Can Dog Waste Be Used In Garden Compost?
We get asked if used poop bags can be placed in garden compost all the time.
Even if it may initially seem like a valid idea, dog waste may not be suitable for composting. The main problem with dog waste is the possibility of exposing vegetation that you might consume with roundworm. Personally, the thought of dog waste at the base of my vegetables would answer the question for me, but let's take a deeper look at some answers.
If you have healthy dogs and you take proper precautions, there are highly specific situations where dog waste can be used for plant cultivation:
In worm composting bins. Earthworms and red wrigglers feed well off of dog waste. The worm's droppings are called castings and are rich, highly versatile compost that is safe to use in various types of gardens.
Compost coming from dog waste should be used for non-food plants. To err on the side of caution, it is best to use dog waste compost with plants that don't grow their fruits and vegetables underground. Cultivars and plants that have edible parts that aren't in direct contact with the soil can also be exposed to dog waste compost, as it won't directly touch it. That of course is a personal decision if you're comfortable with that process. Otherwise, castings are an incredible source of nutrients for flower gardens, hedges or bushes, trees and more.
Consider ambient temperatures. Generally speaking, warmer, more humid climates tend to create ideal environments for organic material to become compost. The temperatures augment the natural process of decomposition and speed up the process of creating quality compost. Colder regions will produce compost more slowly. Commercial compost facilities monitor the temperature of the compost to ensure numerous organisms are killed. If you're composting at home, you should also monitor the inner core temperatures of the compost.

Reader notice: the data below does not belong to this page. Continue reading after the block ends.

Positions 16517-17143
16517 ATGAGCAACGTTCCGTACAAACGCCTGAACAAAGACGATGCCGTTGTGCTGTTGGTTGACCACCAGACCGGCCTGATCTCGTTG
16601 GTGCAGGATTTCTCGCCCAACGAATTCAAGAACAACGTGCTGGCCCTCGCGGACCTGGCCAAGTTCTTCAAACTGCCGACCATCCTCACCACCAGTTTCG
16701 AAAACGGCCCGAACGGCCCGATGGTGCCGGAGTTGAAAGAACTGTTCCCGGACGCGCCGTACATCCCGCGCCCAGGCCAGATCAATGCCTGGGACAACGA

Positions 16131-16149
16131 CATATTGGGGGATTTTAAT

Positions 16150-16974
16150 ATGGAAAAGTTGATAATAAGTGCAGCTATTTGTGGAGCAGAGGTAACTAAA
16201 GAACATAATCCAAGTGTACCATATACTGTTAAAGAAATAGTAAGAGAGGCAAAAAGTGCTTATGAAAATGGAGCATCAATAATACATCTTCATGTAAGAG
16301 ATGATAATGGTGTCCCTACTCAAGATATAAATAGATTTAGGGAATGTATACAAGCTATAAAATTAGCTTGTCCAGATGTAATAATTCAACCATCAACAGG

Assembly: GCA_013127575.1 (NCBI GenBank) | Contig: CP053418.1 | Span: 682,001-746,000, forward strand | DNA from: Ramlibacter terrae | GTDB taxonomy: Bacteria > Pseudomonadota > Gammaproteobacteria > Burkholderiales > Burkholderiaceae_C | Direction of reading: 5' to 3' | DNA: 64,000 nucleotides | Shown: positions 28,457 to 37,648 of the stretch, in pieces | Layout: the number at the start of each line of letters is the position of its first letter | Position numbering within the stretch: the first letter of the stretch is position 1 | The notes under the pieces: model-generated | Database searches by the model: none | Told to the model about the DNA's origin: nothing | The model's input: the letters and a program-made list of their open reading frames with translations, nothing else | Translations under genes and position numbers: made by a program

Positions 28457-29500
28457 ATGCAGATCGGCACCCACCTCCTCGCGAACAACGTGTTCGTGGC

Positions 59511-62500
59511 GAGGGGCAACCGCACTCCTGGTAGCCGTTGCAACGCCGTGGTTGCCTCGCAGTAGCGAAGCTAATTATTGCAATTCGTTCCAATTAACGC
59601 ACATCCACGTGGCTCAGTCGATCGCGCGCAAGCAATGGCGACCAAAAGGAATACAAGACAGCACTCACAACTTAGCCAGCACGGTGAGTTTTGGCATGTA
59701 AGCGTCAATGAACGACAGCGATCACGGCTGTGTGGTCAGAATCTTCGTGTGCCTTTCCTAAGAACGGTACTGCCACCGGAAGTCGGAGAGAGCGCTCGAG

If you decide that you want to use dog waste in these scenarios, it is best to routinely check your dog's digestive health. Regular checkups by a veterinarian will be able to ascertain your dog's health and pinpoint possible roundworm infection. Not to mention it's just a good idea anyway!
If you are planning to toss the poop bag into the compost pile, it's best to use the ASTM D6400 rated dog waste bags. These bags are certified as compostable for commercial compost facilities that are heated to proper temperatures with proper heat, light, moisture and oxygen levels maintained.